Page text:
Even as the White House puts more pressure on colleges and universities, foundations such as New America are taking more of a role pushing for reform in higher education, which has previously enjoyed political consensus and support with little public scrutiny.
The lobby “was less visible in the past than it is today because what happened stayed behind closed doors,” said David Bergeron, vice president for postsecondary education at the Center for American progress and a former acting U.S. assistant secretary for postsecondary education.
Representatives of the college and university associations agree that they have had to come up from under the radar.
“The visibility of public policy decisions about higher education policy has increased dramatically, there’s no question about that,” said Terry Hartle, senior vice president for government and public affairs at the biggest, the American Council on Education, or ACE.
But they also say their influence is nowhere near as great as their critics suggest.
“People think of the guy in the raincoat and the cash. They don’t understand what lobbying is. Lobbying is using First Amendment rights to talk to members of Congress,” said Sarah Flanagan, vice president for government relations at the National Association for Independent Colleges and Universities, or NAICU.
“I’m always amused at the descriptions of our enormous power,” Hartle said. “We don’t have PACs, we don’t do fundraisers, we can’t deliver votes. All that colleges and universities have is that they are constituents, and because they tend to be important organizations in the states and congressional districts where they’re based, they will be listened to, but not always.”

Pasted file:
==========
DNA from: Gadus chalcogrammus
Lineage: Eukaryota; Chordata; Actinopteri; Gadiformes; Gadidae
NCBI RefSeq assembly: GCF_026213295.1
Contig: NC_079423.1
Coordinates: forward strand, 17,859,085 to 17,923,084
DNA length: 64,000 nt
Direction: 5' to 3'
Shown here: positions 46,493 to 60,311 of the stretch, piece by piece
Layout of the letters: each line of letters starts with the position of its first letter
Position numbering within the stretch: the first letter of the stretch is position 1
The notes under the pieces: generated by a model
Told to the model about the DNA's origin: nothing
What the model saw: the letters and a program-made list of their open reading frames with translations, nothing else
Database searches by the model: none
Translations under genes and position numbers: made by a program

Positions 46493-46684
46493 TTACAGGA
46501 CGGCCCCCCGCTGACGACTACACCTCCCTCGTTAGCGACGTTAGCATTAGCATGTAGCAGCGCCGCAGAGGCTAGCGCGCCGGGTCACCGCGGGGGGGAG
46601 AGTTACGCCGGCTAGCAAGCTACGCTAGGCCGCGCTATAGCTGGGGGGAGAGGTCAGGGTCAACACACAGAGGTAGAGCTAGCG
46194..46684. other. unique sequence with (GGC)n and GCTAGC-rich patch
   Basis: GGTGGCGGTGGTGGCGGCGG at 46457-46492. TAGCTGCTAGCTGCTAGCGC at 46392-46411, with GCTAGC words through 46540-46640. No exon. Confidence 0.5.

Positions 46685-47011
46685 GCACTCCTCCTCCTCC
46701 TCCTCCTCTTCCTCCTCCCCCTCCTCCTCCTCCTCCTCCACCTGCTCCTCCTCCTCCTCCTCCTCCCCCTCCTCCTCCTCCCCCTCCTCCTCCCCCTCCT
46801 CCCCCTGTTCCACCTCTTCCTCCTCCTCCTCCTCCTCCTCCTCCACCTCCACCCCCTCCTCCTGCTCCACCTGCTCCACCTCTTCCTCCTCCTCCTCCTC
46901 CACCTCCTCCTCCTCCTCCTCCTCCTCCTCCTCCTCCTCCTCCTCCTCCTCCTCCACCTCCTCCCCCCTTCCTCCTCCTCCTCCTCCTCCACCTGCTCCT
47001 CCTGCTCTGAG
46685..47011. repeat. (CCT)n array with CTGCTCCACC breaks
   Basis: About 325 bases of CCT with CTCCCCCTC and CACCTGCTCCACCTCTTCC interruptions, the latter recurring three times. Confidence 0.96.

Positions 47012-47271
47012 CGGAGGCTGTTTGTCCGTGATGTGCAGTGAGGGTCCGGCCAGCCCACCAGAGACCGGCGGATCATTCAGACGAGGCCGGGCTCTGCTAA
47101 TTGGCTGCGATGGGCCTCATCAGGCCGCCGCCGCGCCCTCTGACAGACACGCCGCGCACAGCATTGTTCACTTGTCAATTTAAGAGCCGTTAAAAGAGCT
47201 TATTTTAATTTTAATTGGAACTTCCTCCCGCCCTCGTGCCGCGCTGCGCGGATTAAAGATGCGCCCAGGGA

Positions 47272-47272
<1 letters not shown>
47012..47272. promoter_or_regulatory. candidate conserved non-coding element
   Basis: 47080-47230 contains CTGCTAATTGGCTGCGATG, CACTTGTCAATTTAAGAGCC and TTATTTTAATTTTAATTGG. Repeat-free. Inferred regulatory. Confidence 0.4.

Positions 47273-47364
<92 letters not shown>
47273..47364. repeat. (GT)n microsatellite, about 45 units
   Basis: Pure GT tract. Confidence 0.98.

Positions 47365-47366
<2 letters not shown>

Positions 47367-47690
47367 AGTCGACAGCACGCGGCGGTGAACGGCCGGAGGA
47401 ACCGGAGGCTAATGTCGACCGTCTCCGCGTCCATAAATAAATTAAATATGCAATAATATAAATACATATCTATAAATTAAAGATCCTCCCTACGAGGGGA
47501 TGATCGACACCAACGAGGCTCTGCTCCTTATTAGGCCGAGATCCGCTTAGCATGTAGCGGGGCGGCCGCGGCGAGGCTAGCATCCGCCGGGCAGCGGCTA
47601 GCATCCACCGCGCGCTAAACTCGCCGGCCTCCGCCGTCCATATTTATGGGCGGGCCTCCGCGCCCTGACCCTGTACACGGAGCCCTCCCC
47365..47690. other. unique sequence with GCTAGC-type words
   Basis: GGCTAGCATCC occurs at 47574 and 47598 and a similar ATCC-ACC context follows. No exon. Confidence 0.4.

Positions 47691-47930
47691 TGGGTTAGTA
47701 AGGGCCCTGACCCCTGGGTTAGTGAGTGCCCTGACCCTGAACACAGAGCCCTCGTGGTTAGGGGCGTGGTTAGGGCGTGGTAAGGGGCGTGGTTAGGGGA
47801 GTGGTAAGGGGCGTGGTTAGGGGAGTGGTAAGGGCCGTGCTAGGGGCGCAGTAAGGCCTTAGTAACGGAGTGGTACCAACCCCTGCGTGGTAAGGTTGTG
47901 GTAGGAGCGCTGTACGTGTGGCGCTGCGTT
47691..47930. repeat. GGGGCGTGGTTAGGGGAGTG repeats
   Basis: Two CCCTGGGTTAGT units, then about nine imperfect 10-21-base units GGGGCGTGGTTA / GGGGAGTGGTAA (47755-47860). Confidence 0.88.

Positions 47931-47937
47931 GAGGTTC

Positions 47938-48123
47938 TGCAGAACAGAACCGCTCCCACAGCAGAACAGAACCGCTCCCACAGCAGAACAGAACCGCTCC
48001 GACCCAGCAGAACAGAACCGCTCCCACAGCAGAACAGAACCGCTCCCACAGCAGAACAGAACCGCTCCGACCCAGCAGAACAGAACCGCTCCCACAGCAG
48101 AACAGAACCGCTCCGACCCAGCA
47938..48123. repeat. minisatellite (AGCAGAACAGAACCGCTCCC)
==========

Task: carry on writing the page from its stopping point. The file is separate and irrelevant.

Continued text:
He added: “Given what people think of as powerful organizations in this town, higher education doesn’t look like any of them.”
Spending on education lobbying at all levels has risen just as federal spending on higher education has. It’s grown from about $30 million a year in 1998 to $70 million in the presidential election year of 2008 to a peak of $110 million in the congressional midterms of 2010, according to the Center for Responsive Politics. The figures do not include political spending by teachers’ unions.
Education interests spend the eighth most of any industry on lobbying, the Center for Responsive Politics reports.
The Big Six — ACE, NAICU, the American Association of Community Colleges, American Association of State Colleges and Universities, Association of American Universities, and Association of Public and Land-Grant Universities — had combined expenses of $110 million in 2011, the last year for which the figures are available from documents they are required to file with the Internal Revenue Service, though only a portion of it went to lobbying. ACE, for instance, which has a $60 million annual budget and 243 employees, lists its government-relations work as coming to about $5.2 million.